Before reading this post, make sure to check out Post 1 (info to get started) and Post 2 (the process) on Research and Gamification.
After stepping back from this process and taking time to think about what worked and what didn't, I have three things that I consider to be important pieces of advice:
1. Try out the games first!
While this seems obvious, gamification is NOT something that you can throw together in the morning and just hope that everything works. While I am usually a pretty easy going lesson planner, for these types of lessons and activities, I made sure to prep all of my materials and links beforehand. This way I could have the other teachers I was working with check out the games and links to make sure all of my settings were correct and valid. I had to change the permissions on one google document, change the heading on a form, and had to reword one of the game card questions. All small items, but things that were good to get fixed before the day of the lesson.
2. Be ready for some noise/movement in the classroom.
Again, this might seem obvious, but if you are a TL working with a classroom teacher, or someone who is used to having a "quiet" classroom, keep in mind that the collaborative and fun nature of these games and activities will lead to children talking. This is not a bad thing, but something to be prepared for mentally.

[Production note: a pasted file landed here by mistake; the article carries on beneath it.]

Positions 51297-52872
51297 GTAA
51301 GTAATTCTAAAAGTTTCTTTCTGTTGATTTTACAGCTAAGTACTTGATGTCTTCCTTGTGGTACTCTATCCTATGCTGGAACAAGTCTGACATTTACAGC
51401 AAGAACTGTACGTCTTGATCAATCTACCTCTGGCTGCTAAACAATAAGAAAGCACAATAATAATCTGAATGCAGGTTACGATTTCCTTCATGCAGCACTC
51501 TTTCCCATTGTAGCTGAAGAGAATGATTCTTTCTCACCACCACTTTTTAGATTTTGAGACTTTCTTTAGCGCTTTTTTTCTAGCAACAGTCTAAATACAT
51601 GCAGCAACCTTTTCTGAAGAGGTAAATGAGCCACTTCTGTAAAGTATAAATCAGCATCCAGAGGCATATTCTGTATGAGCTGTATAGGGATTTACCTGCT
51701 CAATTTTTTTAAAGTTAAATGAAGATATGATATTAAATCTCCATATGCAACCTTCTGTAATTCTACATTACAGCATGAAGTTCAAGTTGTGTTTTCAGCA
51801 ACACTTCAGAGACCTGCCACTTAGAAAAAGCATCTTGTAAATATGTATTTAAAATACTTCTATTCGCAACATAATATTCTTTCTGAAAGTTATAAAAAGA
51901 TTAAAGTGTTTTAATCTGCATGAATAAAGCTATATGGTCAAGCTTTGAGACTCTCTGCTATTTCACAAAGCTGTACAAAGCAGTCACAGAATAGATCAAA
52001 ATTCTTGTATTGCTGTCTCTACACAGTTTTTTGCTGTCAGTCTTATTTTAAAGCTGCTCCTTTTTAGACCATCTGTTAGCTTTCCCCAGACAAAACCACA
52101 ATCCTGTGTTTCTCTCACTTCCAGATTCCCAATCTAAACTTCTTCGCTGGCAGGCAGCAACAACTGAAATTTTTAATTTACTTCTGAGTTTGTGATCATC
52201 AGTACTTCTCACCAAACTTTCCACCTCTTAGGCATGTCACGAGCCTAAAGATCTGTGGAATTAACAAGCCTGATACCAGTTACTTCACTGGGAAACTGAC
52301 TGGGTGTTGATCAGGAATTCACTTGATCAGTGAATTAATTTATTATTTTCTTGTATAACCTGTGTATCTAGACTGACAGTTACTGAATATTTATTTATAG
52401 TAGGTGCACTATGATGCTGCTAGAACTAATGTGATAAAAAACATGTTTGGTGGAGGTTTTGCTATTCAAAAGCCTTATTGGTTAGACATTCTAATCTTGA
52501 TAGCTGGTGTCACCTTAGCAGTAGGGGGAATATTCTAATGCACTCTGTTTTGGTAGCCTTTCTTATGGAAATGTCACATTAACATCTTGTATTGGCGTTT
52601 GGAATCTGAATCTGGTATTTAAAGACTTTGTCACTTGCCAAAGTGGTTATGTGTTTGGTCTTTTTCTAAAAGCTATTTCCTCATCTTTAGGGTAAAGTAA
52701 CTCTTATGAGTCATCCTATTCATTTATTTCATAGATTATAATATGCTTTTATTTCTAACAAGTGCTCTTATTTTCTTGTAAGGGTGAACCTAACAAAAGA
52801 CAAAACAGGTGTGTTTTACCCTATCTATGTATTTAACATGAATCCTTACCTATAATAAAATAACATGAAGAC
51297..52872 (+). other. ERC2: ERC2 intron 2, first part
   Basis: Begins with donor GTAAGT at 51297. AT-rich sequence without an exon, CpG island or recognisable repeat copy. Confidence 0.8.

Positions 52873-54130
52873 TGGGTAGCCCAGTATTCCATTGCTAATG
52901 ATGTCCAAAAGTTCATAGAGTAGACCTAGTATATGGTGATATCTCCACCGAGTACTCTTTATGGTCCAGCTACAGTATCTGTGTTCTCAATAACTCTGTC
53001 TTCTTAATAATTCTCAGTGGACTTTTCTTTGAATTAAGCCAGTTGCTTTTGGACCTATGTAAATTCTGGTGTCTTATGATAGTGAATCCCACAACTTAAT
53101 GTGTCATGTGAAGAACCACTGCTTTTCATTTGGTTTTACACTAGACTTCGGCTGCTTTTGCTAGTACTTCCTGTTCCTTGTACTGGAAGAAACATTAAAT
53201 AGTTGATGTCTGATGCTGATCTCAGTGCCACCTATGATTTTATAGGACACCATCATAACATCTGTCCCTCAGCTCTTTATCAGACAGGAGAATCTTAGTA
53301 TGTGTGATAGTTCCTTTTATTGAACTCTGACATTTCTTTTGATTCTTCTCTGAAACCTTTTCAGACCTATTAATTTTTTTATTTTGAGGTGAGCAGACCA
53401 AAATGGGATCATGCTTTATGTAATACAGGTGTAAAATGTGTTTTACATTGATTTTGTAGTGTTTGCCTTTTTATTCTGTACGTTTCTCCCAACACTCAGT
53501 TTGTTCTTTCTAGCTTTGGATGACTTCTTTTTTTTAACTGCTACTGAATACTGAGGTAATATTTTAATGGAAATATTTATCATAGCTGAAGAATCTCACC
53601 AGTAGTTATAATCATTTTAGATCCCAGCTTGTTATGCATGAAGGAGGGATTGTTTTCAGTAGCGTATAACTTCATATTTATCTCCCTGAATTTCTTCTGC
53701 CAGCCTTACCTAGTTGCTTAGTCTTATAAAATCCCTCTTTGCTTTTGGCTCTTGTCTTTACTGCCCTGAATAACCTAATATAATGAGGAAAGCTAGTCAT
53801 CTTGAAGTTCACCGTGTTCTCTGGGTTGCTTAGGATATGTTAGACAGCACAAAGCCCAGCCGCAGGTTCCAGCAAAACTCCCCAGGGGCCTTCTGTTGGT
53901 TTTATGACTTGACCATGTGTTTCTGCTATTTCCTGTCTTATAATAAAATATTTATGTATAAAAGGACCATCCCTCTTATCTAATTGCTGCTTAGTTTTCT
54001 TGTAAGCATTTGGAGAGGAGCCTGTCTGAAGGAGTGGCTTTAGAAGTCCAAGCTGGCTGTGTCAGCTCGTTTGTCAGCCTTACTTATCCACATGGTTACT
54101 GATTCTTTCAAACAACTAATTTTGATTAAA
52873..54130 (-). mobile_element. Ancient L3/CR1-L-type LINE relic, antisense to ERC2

3. Don't worry if something goes wrong.
No matter how much preplanning you do, or how many times you and another staff member go through the game, there will still be some things that are "off" or not working on the day you do the activity. Don't panic! Let the kids try to figure out the problems on their own, and remember that productive frustration can be just as enlightening as the traditional curriculum you are teaching.
I'd love to hear how you use this type of activity in your classroom/library space!